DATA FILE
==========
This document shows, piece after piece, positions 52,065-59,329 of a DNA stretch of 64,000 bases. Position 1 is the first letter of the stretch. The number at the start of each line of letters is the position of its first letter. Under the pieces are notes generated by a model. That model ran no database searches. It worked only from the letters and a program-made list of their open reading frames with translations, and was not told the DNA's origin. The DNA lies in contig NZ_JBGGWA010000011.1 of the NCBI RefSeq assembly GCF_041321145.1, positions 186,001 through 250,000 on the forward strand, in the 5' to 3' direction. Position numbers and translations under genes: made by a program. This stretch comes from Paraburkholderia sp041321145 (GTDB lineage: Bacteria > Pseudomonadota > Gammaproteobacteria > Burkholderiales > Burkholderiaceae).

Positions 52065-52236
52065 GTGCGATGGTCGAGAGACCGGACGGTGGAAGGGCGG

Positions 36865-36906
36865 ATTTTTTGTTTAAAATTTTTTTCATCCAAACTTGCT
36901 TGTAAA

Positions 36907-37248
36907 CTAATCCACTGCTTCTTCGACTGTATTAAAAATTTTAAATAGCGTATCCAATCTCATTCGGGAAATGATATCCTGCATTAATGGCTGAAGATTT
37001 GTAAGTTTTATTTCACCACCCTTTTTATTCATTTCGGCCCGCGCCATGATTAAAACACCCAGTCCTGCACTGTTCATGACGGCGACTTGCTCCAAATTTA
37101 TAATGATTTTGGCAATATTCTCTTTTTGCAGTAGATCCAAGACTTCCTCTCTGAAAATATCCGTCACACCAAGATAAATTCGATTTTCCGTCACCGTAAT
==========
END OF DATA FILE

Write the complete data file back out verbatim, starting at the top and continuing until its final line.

This document shows, piece after piece, positions 52,065-59,329 of a DNA stretch of 64,000 bases. Position 1 is the first letter of the stretch. The number at the start of each line of letters is the position of its first letter. Under the pieces are notes generated by a model. That model ran no database searches. It worked only from the letters and a program-made list of their open reading frames with translations, and was not told the DNA's origin. The DNA lies in contig NZ_JBGGWA010000011.1 of the NCBI RefSeq assembly GCF_041321145.1, positions 186,001 through 250,000 on the forward strand, in the 5' to 3' direction. Position numbers and translations under genes: made by a program. This stretch comes from Paraburkholderia sp041321145 (GTDB lineage: Bacteria > Pseudomonadota > Gammaproteobacteria > Burkholderiales > Burkholderiaceae).

Positions 52065-52236
52065 GTGCGATGGTCGAGAGACCGGACGGTGGAAGGGCGG

Positions 36865-36906
36865 ATTTTTTGTTTAAAATTTTTTTCATCCAAACTTGCT
36901 TGTAAA

Positions 36907-37248
36907 CTAATCCACTGCTTCTTCGACTGTATTAAAAATTTTAAATAGCGTATCCAATCTCATTCGGGAAATGATATCCTGCATTAATGGCTGAAGATTT
37001 GTAAGTTTTATTTCACCACCCTTTTTATTCATTTCGGCCCGCGCCATGATTAAAACACCCAGTCCTGCACTGTTCATGACGGCGACTTGCTCCAAATTTA
37101 TAATGATTTTGGCAATATTCTCTTTTTGCAGTAGATCCAAGACTTCCTCTCTGAAAATATCCGTCACACCAAGATAAATTCGATTTTCCGTCACCGTAAT